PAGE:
Onset: an optional part of a syllable that contains any consonant sounds which precede the vowel. For example, in "bet" the onset is b-, while in "spoke" the onset is sp-. Some syllables, such as "it", do not contain onsets.
Orbitofrontal Cortex (aka Brodmann's Area 47): A region of the frontal cortex which is involved in motor function and communicates with the basal ganglia as well as other limbic structures. This structure may be involved in mood-related disorders as well as motor dysfunction.
Pervasive Developmental Disorder: A severe disruption in a child's cognitive, behavioral, social and emotional growth that results in widespread distortion of the processes of development; example: childhood autism.
Phase-lock: A correspondence between the activities of two oscillating events. If these activities are represented as waves, then the peaks of the waves will be correlated at regular intervals. In the auditory system, the response of hair cells in the basilar membrane is phase-locked to low frequency sound waves.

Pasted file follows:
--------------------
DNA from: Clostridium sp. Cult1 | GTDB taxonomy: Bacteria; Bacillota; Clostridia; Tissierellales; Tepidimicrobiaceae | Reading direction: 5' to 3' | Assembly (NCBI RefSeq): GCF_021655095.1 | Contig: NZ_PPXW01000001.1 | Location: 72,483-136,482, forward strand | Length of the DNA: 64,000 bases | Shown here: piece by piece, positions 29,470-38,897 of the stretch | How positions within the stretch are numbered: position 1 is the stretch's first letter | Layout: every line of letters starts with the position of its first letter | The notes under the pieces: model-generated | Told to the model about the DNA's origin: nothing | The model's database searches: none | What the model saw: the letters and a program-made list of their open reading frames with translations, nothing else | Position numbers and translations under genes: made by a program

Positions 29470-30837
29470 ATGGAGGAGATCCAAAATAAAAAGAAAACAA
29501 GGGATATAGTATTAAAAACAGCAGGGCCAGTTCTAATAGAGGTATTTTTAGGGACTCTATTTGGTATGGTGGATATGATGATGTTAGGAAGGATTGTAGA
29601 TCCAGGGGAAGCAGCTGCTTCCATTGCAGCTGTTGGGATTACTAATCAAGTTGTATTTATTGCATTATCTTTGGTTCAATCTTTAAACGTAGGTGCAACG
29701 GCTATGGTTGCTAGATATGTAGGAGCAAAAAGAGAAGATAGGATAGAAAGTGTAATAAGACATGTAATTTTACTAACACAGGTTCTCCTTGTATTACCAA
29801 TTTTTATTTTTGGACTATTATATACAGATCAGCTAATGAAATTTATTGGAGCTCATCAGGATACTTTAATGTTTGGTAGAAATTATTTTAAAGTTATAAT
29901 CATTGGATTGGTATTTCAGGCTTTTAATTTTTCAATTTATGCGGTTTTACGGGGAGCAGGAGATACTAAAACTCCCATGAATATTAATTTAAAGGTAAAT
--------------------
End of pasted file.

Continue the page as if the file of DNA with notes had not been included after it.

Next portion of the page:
Phase-shift: When the activity of one cycling event is displaced in time, or shifted, from the activity of another cycling event. If these activities are represented as waves, then one wave will lead the other.
Phineas Gage: A famous brain-damaged patient from the 19th century; he survived an explosion that drove a lead pipe through his brain but suffered a serious personality shift as a result of the accident.
Phonemes: The smallest recognizable speech sounds and root of all spoken language. When added together, phonemes create syllables, which allows the creation of words; for instance, "ox" is made up of three phonemes: /aa/, /k/, and /s/ (English contains 44 phonemes).
Phonological Skills: The ability to recognize and use all sizes of sound units, such as words, syllables and phonemes. Phonological processing, and particularly phonemic awareness, is a critical skill for learning to read or becoming a better reader.
Phylogenetic: Measured across species, a way of determining the chronological appearance of biological features (i.e., the older the species in terms of evolution, the longer the feature has been around).
Stephen Pinker (1954-): American psychologist noted for his books The Language Instinct and How the Mind Works. Currently a professor of psychology and Director of the Center for Cognitive Neuroscience at MIT.
Placenta: A fetal organ, approximately 9 inches in diameter, that is tightly attached to the inner lining of the uterus. The placenta consists of a root-like complex of fetal vessels coming from the uterine wall, bathed in maternal blood and supplied with fetal blood through the umbilical cord. The placenta is responsible for delivering nutrients from the mother to the fetus.